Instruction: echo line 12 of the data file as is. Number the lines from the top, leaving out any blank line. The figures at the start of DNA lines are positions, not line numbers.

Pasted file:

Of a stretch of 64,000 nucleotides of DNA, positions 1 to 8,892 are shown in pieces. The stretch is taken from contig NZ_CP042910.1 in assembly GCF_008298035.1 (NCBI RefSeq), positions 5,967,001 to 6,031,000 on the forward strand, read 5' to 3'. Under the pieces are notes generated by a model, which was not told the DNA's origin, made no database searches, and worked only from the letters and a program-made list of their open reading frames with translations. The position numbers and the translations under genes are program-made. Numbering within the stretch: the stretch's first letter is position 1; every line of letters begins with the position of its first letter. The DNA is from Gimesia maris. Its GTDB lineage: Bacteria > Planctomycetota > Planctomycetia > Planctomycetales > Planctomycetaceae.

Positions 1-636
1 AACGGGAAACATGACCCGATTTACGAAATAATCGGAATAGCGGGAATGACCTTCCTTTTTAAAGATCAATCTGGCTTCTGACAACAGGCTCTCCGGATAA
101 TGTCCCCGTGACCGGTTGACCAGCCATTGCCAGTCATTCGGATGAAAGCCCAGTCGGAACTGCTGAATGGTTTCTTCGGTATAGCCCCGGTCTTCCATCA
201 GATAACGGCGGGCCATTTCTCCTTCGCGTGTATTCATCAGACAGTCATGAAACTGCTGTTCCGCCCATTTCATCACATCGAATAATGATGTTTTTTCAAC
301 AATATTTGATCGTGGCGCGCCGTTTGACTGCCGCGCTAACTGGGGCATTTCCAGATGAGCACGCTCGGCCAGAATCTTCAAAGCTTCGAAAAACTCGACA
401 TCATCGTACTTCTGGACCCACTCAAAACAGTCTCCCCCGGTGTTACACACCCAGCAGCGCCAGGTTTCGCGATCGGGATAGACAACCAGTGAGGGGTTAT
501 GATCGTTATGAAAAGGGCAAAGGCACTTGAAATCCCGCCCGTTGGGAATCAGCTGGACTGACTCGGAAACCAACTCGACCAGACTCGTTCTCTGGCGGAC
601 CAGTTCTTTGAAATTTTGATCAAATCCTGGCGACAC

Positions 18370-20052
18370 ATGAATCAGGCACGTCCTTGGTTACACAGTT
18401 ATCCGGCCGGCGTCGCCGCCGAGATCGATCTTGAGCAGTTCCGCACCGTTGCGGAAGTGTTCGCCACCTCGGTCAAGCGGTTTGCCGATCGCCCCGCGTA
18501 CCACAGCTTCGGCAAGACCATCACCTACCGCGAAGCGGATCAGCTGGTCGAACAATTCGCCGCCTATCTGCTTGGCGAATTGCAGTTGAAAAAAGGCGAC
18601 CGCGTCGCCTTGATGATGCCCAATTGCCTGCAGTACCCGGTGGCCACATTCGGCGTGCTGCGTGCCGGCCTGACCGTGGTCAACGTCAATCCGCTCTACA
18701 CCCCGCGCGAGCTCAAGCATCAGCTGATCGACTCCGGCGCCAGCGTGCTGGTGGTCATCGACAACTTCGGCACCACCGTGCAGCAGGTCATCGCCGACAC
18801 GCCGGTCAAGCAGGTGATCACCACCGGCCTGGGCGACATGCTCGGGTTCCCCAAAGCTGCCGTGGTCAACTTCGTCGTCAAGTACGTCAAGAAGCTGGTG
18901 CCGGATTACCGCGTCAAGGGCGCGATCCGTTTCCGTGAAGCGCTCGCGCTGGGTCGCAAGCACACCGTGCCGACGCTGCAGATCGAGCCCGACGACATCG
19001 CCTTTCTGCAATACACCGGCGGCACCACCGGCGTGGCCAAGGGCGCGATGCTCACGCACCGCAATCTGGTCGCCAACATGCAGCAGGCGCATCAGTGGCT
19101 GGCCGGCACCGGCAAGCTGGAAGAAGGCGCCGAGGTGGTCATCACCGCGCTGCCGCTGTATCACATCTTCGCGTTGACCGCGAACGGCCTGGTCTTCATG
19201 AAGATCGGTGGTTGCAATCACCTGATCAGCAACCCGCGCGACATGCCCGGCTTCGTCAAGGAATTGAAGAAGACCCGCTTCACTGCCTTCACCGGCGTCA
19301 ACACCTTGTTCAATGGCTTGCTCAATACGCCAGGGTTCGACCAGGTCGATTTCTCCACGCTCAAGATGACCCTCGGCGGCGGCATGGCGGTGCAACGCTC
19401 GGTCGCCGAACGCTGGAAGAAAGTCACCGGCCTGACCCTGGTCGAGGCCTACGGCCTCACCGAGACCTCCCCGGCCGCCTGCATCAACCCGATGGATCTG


18401 ATCCGGCCGGCGTCGCCGCCGAGATCGATCTTGAGCAGTTCCGCACCGTTGCGGAAGTGTTCGCCACCTCGGTCAAGCGGTTTGCCGATCGCCCCGCGTA